For many years, I had no idea what a damage contractor even was. However, all that changed when a pan of hot oil caught fire in my kitchen and set fire to my house. Half of the property was completely destroyed by the fire but thankfully, my family made it out OK. Once the fire service had finished doing what they needed to do, I called in a team of damage contractors who helped to clean up the property and to demolish the parts which could not be saved. I have since rebuilt the house on the same plot of land.
While your contractor may not be in a flap about restumping your house, you may find it a stressful experience. Having problems with your foundations is never much fun. If you've never had a house restumped before, then you may not know how this will affect you and the contents of your home.
Will you need to move out while the work is done? Do you need to do anything with your home's furniture and contents?
Are You Having the Property Raised?
Sometimes, you need to have your house raised as well as restumped. The raising process usually leaves the property without stumps for a period of time. In this case, you need to move out as it isn't safe for you to stay in your home until it has been restumped.
However, if restumping is the only issue, then you generally don't need to move out while the work is done.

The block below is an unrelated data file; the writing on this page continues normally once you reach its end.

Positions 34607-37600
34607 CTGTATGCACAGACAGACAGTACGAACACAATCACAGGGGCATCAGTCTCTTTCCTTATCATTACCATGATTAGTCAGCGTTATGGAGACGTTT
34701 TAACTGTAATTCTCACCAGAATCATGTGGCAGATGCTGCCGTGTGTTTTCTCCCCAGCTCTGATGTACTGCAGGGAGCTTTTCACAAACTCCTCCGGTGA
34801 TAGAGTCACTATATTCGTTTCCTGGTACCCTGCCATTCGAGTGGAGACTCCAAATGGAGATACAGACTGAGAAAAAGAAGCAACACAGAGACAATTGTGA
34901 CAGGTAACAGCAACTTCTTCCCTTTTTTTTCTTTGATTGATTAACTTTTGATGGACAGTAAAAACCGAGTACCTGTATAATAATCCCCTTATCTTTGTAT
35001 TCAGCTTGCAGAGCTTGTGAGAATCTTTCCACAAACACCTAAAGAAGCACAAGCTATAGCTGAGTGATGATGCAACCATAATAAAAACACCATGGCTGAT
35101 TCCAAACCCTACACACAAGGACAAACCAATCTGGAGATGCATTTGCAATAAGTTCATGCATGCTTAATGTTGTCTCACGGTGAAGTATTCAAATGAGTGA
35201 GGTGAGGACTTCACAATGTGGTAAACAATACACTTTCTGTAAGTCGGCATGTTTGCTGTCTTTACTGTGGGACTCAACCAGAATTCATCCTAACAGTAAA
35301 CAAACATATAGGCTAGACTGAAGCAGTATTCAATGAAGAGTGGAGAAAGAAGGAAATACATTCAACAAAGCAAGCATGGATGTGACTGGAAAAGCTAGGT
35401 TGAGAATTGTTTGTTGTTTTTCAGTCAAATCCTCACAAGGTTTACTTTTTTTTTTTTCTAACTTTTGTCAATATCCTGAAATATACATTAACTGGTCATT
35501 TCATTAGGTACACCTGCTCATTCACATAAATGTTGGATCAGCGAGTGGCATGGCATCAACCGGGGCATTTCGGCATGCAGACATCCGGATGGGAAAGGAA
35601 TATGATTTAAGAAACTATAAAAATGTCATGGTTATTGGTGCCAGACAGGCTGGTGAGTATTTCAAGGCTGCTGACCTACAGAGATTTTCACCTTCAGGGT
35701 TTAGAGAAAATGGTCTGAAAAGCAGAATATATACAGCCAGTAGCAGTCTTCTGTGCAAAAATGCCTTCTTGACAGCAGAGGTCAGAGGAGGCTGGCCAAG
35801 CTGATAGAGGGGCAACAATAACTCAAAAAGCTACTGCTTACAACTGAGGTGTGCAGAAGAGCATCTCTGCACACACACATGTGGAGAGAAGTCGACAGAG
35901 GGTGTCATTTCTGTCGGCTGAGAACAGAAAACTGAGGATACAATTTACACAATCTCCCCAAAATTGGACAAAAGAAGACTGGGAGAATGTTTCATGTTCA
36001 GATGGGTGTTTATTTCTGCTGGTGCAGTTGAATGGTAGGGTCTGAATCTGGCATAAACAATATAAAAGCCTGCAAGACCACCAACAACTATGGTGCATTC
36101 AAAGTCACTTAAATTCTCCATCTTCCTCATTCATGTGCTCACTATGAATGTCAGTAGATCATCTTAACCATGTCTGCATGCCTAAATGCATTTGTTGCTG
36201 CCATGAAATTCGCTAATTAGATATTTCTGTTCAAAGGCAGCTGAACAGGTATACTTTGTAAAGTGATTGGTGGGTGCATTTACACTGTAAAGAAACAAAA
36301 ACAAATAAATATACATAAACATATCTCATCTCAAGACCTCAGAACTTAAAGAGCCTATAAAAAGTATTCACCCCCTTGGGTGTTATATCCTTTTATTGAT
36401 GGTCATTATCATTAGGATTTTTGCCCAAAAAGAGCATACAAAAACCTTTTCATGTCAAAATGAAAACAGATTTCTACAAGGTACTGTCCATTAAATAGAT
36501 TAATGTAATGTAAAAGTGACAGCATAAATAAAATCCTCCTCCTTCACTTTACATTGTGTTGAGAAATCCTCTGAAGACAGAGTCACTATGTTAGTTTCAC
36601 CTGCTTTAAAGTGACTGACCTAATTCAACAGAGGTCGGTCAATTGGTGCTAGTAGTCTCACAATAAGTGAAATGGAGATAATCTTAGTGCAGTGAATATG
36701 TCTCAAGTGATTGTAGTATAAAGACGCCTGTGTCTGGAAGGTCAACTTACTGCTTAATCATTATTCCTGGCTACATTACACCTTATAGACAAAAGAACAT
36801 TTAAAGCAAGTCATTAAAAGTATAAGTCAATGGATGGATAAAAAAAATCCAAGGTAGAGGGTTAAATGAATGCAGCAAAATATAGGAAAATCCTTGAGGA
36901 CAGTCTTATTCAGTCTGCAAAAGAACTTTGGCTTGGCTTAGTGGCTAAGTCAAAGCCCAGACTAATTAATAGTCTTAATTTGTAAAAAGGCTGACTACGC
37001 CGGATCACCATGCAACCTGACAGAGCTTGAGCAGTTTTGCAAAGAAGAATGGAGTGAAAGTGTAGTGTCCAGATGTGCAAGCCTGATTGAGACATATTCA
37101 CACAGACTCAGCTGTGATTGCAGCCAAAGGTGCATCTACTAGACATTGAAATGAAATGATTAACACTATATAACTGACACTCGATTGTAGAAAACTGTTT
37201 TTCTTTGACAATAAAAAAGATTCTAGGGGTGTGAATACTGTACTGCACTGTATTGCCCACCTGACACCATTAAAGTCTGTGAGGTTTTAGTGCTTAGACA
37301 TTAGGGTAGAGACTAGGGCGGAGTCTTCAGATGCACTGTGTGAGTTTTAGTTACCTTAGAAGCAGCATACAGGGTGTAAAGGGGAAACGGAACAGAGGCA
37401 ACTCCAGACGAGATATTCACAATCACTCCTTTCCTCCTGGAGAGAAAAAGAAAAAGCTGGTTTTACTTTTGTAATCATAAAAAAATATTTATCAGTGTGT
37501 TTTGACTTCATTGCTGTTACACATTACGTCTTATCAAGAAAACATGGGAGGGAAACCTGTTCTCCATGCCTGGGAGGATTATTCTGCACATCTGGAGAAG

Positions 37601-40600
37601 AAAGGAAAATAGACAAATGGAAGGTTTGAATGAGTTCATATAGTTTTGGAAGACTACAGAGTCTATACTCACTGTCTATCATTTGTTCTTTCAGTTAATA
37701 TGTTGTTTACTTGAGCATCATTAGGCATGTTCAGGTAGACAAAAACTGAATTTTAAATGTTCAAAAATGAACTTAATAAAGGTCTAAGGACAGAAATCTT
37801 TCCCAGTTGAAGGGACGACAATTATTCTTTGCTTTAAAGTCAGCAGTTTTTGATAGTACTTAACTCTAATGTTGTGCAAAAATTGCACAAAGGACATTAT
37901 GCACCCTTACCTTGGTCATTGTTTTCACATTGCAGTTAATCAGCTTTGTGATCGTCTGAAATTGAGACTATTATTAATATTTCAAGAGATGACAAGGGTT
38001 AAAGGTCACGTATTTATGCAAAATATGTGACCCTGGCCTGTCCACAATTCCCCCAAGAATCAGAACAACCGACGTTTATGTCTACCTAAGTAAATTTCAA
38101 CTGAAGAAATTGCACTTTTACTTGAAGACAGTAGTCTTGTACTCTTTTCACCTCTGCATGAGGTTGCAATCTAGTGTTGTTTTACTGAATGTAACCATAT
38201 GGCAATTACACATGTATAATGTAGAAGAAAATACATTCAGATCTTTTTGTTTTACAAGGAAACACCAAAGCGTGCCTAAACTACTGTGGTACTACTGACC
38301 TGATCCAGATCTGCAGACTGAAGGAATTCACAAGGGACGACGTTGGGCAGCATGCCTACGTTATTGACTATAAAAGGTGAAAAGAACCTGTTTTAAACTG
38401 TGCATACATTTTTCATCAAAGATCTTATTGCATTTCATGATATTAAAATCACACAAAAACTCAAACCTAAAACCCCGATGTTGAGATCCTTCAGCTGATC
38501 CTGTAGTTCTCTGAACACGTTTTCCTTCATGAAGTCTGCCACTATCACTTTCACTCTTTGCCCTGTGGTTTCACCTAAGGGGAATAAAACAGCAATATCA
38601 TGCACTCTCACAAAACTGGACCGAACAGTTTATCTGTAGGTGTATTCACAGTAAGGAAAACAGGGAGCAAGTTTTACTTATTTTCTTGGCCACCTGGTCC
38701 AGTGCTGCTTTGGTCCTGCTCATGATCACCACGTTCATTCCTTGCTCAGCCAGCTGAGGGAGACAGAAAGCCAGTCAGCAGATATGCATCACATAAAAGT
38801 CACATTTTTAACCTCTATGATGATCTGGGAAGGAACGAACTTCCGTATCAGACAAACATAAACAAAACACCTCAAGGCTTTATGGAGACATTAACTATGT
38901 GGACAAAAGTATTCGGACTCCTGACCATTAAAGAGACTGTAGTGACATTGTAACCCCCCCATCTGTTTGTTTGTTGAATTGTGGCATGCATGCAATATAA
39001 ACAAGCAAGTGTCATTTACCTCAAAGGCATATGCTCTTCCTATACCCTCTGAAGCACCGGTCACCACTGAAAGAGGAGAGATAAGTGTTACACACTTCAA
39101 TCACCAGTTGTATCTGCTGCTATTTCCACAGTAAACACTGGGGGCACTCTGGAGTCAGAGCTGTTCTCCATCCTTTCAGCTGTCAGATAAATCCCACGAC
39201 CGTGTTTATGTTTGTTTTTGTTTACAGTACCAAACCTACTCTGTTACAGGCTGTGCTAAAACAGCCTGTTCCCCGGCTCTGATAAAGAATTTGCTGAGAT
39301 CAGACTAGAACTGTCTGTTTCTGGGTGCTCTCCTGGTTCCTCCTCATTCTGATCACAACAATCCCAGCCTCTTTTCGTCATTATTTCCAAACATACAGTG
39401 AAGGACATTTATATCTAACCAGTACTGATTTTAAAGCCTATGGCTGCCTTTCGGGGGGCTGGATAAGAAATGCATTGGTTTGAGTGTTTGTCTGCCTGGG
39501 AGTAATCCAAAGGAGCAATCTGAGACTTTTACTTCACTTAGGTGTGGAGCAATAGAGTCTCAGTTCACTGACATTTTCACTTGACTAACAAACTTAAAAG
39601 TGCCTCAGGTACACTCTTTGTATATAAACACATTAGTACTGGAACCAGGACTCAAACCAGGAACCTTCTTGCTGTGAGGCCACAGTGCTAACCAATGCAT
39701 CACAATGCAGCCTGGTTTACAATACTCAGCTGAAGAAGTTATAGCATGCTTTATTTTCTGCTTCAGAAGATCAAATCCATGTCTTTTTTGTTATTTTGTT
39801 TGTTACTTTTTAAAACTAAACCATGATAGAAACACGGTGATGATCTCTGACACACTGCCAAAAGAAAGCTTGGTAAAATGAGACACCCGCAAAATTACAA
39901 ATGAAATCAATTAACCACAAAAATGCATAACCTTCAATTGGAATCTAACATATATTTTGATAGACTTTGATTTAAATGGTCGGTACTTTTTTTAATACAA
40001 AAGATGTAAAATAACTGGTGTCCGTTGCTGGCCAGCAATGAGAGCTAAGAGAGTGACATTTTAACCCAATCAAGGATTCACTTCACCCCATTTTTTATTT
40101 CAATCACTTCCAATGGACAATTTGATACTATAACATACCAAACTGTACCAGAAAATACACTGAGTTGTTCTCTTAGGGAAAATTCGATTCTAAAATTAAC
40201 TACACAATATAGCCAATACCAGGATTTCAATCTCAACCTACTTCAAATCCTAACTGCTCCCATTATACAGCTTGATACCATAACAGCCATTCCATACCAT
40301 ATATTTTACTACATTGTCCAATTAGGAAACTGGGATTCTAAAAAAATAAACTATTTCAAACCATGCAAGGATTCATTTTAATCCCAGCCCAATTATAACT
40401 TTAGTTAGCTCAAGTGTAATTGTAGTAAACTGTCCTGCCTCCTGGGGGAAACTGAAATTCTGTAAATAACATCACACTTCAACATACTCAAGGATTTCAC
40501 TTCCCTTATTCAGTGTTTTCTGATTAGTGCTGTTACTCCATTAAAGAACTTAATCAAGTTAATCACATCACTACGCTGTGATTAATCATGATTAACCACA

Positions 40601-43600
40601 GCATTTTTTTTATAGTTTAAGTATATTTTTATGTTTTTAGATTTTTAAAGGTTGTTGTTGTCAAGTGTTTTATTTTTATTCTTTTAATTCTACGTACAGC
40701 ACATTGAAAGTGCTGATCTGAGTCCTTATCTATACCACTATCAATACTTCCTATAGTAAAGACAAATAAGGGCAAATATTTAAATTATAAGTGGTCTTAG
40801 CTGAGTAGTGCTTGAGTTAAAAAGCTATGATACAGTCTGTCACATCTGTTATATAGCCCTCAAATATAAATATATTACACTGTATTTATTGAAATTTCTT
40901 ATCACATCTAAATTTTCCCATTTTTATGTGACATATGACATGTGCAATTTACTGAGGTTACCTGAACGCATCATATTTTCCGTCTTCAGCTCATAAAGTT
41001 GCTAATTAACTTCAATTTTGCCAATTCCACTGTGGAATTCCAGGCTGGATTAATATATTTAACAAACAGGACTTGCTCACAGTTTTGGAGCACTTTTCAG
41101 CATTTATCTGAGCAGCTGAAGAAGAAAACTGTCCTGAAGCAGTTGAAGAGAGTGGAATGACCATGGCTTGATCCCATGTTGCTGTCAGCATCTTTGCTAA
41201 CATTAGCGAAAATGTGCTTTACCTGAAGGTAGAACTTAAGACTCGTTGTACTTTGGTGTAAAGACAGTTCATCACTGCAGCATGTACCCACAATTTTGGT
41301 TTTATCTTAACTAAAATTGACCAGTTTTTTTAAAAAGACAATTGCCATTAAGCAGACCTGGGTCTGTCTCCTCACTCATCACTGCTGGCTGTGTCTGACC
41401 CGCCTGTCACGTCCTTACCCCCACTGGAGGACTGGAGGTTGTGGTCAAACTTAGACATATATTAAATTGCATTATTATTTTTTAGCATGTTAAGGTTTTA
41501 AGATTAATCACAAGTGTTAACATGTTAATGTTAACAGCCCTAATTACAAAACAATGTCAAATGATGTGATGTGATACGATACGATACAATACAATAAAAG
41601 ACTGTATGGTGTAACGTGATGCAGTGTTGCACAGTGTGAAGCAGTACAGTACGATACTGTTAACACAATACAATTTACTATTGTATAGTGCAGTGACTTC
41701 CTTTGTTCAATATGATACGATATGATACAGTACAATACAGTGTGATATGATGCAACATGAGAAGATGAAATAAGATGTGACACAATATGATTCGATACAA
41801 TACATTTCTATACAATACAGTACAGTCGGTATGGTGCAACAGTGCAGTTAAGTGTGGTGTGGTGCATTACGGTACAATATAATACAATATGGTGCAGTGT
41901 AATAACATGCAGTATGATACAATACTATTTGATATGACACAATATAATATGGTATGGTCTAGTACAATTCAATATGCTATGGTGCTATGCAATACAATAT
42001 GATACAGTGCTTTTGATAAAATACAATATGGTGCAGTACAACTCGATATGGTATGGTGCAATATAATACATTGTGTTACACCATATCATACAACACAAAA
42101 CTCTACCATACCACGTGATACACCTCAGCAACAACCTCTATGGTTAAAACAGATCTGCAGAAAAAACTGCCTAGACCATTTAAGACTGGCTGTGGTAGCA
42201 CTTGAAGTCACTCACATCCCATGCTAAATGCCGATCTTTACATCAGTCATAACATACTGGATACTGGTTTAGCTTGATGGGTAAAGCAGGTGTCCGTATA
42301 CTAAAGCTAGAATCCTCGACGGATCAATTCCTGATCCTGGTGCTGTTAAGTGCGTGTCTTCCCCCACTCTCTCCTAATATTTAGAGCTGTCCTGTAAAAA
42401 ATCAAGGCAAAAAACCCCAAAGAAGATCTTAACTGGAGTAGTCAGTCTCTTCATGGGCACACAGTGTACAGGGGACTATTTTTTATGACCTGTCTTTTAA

Does Your Contractor Need Indoor Access?
If you're lucky, your contractor can restump the house from the outside. They may not need any indoor access.
Sometimes, however, parts of the job need to be done from the top down if there isn't sufficient room outside. This may involve pulling up parts of your floors.
Again, this doesn't mean you have to move out. However, if you are going to lose a lot of floor for a significant period, then getting around your home may be difficult and not that safe. In this instance, it may be better to move out until this part of the job is completed.
Do You Need to Move Furniture?
If your contractor will restump from the outside, then you don't have to move any furniture. The work can make the house move at times, so you may want to pack up anything fragile. For example, if you keep china in a cabinet, you may want to pack it away to prevent wobbles and breaks.
If some work needs to be done from the inside of your home, then you may need to shift furniture out of affected areas for a while. You'll also have to remove carpets and rugs from areas where floorboards will be pulled up.
Every house restumping project is different. To find out exactly where you stand, talk to your restumping contractor about how the job will affect you and the contents of your house. You can then decide whether to stay at home for the job or move out.Share
29 November 2018